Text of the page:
The Cosmic Aeroplane sold records for most of its existence.
Curious buyers sought out both new and used records of various genres. Smokey Koelsch started managing this department at the West Temple location and continued in this role when the shop moved to First South. The Record Department was located in the basement of the East Bay during the late Seventies, but moved upstairs to the West Bay during the Eighties, after Smokey started a store bearing his own name on Fifteenth East.
The hand-written charts below document sales of new albums during late 1980 and early 1981, but Cosmic customers were also buying used records throughout the history of the store. We have included images of the covers to help visualize this major commercial art form at the end of an era when music actually made more money than the movie industry, in terms of consumer sales.
October 23, 1980
Pop Music, New Wave, Ambient, and Jazz are represented, along with the Roches, three women who made music that transcended genres and categories.
November 8, 1980
Progressive Rock, New Wave, Popular Soul and Jazz, plus classic Punk Rock by Gang of Four — Devo’s album contained Whip It, their biggest hit.
November 26, 1980
Double Fantasy was already a major best-seller before John Lennon’s murder on December 8, 1980. Mainstream Pop stars sold very well this particular week.
January 14, 1981
Jaco Pastorius was still alive — playing bass with Jazz masters Weather Report; The Clash put out their second triple-disc album; Blondie enjoyed a Rap hit; Ry Cooder further explored Roots Music; and Pop was still popular!
January 22, 1981
Plenty of Pop on the chart this week, but Punk pioneers Dead Kennedys impressed the Cosmic customers too.
January 28, 1981
Joe Sample created a nexus of Jazz, Soul, Blues, and Funk; Nicolette Larson performed as a Pop Singer, but she never achieved the fame of other Pop groups who dominated this chart despite some major hit singles.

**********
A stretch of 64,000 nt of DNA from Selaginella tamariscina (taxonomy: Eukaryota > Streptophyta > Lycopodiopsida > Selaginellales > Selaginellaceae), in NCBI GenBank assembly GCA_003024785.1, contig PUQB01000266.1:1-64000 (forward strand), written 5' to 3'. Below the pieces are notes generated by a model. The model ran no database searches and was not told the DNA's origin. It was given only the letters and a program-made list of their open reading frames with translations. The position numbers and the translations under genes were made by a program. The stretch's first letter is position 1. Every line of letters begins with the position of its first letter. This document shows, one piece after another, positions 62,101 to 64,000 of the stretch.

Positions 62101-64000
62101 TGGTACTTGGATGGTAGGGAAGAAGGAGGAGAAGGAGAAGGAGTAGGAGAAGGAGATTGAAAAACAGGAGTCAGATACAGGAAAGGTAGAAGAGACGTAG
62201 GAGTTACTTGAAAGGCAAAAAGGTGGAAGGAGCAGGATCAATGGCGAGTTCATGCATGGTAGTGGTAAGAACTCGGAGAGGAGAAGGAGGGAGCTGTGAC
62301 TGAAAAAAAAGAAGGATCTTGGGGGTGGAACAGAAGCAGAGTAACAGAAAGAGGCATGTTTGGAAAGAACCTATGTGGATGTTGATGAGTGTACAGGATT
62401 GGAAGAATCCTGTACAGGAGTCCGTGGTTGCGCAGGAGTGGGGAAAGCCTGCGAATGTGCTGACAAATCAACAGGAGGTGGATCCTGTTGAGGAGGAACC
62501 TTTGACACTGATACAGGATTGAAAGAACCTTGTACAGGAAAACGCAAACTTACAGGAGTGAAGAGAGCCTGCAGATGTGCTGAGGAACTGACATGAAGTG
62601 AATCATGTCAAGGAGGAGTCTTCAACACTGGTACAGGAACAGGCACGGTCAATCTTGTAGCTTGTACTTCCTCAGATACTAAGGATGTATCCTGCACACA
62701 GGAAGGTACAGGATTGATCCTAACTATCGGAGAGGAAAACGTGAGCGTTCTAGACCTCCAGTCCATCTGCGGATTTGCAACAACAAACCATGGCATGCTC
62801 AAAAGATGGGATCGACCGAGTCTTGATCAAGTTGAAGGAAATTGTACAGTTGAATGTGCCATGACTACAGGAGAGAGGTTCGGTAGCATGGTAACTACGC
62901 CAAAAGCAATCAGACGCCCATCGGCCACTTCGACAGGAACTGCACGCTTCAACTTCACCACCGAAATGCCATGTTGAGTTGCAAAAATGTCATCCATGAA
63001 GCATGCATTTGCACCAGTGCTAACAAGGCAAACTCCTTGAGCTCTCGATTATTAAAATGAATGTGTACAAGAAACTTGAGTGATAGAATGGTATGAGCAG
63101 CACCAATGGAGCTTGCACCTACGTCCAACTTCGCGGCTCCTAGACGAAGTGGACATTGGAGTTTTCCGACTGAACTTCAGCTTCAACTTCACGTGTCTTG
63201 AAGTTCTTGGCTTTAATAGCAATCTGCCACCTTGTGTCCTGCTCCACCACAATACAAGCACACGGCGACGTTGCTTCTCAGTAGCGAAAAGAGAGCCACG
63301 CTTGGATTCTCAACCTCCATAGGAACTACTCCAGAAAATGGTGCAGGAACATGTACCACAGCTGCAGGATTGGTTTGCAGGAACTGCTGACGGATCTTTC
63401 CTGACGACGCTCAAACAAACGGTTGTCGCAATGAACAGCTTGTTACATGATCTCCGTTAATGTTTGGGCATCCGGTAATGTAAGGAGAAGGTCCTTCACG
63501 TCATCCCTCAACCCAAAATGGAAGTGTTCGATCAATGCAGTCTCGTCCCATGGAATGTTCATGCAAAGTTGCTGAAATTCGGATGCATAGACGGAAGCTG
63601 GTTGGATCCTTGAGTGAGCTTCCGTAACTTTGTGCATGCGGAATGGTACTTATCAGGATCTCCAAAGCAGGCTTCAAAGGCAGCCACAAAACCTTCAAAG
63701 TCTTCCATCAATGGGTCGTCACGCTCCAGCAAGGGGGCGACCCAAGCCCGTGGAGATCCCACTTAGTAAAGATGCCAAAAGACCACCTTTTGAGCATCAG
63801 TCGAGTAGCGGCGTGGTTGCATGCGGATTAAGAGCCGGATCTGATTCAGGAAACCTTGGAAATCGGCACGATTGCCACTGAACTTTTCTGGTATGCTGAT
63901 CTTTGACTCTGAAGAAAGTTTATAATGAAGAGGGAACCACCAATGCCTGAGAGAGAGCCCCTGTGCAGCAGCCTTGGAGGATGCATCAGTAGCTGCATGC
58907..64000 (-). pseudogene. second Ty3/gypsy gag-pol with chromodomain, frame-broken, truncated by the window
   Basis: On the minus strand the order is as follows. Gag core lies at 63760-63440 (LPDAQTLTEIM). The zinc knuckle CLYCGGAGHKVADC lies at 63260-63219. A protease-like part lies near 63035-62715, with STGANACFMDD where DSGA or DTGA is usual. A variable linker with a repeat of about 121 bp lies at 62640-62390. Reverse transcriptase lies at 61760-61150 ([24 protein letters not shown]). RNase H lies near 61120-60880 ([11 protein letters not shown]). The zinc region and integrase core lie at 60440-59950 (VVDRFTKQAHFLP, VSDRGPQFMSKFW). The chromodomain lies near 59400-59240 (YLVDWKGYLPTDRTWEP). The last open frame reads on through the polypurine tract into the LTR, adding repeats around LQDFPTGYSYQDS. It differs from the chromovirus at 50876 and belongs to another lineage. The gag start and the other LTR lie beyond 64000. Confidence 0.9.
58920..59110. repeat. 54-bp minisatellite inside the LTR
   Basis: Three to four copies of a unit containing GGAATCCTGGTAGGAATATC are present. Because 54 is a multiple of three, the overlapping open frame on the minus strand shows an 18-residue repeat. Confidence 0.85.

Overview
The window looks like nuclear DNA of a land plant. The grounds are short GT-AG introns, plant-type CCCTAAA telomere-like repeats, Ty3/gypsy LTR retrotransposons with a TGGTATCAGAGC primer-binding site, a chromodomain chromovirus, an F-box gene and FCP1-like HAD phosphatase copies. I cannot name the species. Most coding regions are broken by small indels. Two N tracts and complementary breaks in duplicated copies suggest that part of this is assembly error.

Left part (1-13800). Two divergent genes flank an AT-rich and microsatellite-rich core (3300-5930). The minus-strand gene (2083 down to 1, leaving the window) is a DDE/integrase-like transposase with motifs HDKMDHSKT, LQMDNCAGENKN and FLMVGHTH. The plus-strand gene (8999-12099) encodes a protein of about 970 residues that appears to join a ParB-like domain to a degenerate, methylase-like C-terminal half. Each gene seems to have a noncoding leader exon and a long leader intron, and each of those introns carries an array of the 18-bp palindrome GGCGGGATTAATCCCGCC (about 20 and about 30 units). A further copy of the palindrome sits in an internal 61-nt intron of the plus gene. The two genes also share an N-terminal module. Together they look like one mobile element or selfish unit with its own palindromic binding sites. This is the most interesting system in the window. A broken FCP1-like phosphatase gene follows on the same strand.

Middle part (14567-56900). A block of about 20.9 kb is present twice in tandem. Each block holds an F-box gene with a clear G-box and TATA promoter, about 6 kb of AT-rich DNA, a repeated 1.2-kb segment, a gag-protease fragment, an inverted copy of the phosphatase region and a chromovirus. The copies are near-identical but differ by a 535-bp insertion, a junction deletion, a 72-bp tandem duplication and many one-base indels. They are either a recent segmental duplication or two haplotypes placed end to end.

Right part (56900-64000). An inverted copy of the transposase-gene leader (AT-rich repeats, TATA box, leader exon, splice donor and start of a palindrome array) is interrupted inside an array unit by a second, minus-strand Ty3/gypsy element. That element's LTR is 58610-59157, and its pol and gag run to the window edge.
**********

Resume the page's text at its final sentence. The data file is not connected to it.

February 4, 1981
Forty percent Post-Punk and Punk; some Roots Music, plus Popular Artists.
Valentine’s Day Edition 1981
Highly-respected singer Emmylou Harris had fans in several genres; Elvis Costello was a major Post Punk star; The Germs give fellow Punk Rockers the Dead Kennedys some company on this chart; Bob Geldoff of Ireland’s Boomtown Rats starred in the movie version of The Wall and would later lead “Live Aid.”
February 20, 1981
Then-local entertainer James Scott re-entered the chart; Jimmy Buffett’s vast fan base kept expanding; Rush had played at the old Salt Palace arena in March, 1979. They would also perform there in June, 1981 and September, 1982. “Moving Pictures” was their eighth studio album.
Undated Chart — Circa 1981
Rush’s Moving Pictures was released on February 12, 1981 by Mercury Records. The late Jazz master Grover Washington Jr. enjoyed continuing success with Just the Two of Us, co-written by Bill Withers.
Undated Chart — Circa 1981
My Life In the Bush of Ghosts by Brian Eno and David Byrne was officially released in February 1981 by Sire/Warner Brothers Records; Punk Rock grabbed a spot on this chart thanks to the Circle Jerks; Robin Trower’s Progressive collaboration with bassist Jack Bruce and drummer Bill Lordan got some attention from Cosmic customers who might have remembered Procol Harum, Cream, and Sly & The Family Stone;
A Big Leap Into Summer
Barb Guy recently found some more Cosmic Aeroplane Top Ten Charts from 1981, and photographed them for the Cosmic Archival Site.* One of them was drawn several months after most of the others, which meant a few pictorial adjustments here. (Scroll up to see Exposed and Kraftwerk with J. Buffett.) These album covers are half the fun — ENJOY!